In reviewing a motion to dismiss pursuant to Rule 12(b)(6), the Court must accept the factual allegations set forth in the complaint as true and draw all reasonable inferences in favor of the plaintiff. See Cleveland v. Caplaw Enters., 448 F.3d 518, 521 (2d Cir. 2006). The plaintiff must satisfy "a flexible plausibility standard." Iqbal v. Hasty, 490 F.3d 143, 157 (2d Cir. 2007), rev'd on other grounds sub nom. Ashcroft v. Iqbal, -- U.S. --, 129 S.Ct. 1937, 173 L.Ed. 2d 868 (2009). "[O]nce a claim has been stated adequately, it may be supported by showing any set of facts consistent with the allegations in the complaint." Bell Atl. Corp. v. Twombly, 550 U.S. 544, 563, 127 S.Ct. 1955, 167 L.Ed. 2d. 929 (2007). The Court, therefore, does not require "heightened fact pleading of specifics, but only enough facts to state a claim to relief that is plausible on its face." Id. at 570.

The Supreme Court recently clarified the appropriate pleading standard in Ashcroft v. Iqbal, -- U.S. --, 129 S.Ct. 1937, 173 L.Ed. 2d. 868 (2009), setting forth a two-pronged approach for courts deciding a motion to dismiss. District courts are to first "identify[] pleadings that, because they are no more than conclusions, are not entitled to the assumption of truth." Iqbal, 129 S.Ct. at 1950. Though "legal conclusions can provide the framework of a complaint, they must be supported by factual allegations." Id. Second, if a complaint contains "well-pleaded factual allegations, a court should assume their veracity and then determine whether they plausibly give rise to an entitlement to relief." Id. "A claim has facial plausibility when the plaintiff pleads factual content that allows the court to draw the reasonable inference that Defendant is liable for the misconduct alleged. The plausibility standard is not akin to a 'probability requirement,' but it asks for more than a sheer possibility that a defendant has acted unlawfully." Id. at 1949 (quotingandciting Twombly, 550 U.S. at 556-57) (internal citations omitted).

IV. Additional Materials Submitted By Plaintiff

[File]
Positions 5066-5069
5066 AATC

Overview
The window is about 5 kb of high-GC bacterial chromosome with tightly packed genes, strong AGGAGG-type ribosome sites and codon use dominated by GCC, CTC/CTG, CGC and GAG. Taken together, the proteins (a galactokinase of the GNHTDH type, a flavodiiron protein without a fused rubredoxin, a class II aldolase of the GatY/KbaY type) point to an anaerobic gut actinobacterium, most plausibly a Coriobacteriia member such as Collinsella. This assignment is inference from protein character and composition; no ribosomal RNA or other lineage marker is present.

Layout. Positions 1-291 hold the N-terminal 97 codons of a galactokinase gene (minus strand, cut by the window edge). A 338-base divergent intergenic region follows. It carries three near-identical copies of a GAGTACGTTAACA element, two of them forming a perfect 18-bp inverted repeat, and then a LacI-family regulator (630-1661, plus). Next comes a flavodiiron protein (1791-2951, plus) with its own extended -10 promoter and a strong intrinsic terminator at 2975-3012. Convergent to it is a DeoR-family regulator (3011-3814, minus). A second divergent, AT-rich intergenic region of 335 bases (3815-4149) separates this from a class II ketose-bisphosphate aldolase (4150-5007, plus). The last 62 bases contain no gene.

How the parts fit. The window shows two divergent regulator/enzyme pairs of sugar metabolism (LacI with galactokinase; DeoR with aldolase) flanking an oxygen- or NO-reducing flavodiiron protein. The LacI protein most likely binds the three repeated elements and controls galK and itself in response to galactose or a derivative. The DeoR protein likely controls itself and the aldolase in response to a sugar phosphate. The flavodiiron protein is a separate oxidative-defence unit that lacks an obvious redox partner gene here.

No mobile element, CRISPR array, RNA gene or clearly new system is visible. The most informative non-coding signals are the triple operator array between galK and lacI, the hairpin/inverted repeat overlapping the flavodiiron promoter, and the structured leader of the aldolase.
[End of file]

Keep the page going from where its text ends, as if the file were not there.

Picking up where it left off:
Both Defendants and Plaintiff have annexed as an exhibit to their respective papers the transcript of Plaintiff's testimony at the hearing held on January 16, 2009 pursuant to New York General Municipal Law § 50-h (the "50-h hearing"). See Carbonaro Decl., Ex. E; Wolin Decl., Ex. 1. Also, all parties cite the transcript in support of their respective arguments. See, e.g., Pl.'s Mem. at 7; Dist.'s Mem. at 5 n.2, 12 n.6, p. 16, n.10, 22-23; Dist.'s Reply Mem. at 13; Rufus's Reply Mem. at 9. Although the transcript was not annexed as an exhibit to the Complaint, Plaintiff asserts that the transcript should be considered here "as part of the pleadings." Wolin Decl., ¶ 8 (citing cases). In the Complaint, Plaintiff asserts that "on October 17, 2008, plaintiff caused a Notice of Claim pursuant to General Municipal Law § 50-e to be served[, and] [m]ore than thirty (30) days have elapsed since plaintiff served the Notice of Claim and the claim remains open and unpaid." Compl., ¶¶ 49-50. Because the hearing had not yet occurred at the time this action was commenced, the hearing transcript could not have been included as an exhibit or incorporated into the Complaint. The Court may nonetheless consider such transcript here, without converting the motions to dismiss into motions for summary judgment, because "the record was available to and clearly known of" by all parties to this action. See Bennett v. Tucker, 95 Civ. 8029, 1996 WL 288202, at *1 n.3 (S.D.N.Y. May 30, 1996) (relying upon record of prison hearing annexed as an exhibit to defendant's papers in support of motion to dismiss, even though transcript had not been included in the complaint, because the "record was 'available to and clearly known by the plaintiff'") (quoting Westwood v. Cohen, 838 F. Supp. 126, 130 (S.D.N.Y. 1993)); see also Cortec Indus., Inc. v. Sum Holding L.P., 949 F.2d 42, 47 (2d Cir. 1991). In light of the fact that, at the time the motions to dismiss were filed, the transcript of the 50-h hearing was available and known to all parties, and that both parties here are relying upon portions of the transcript to support their respective arguments, the transcript may be considered by the Court. Plaintiff also annexes the two versions of his performance evaluation dated May 29, 2007. See Wolin Decl., Ex. 2. In light of Plaintiff's allegations in the Complaint that Rufus issued an evaluation ...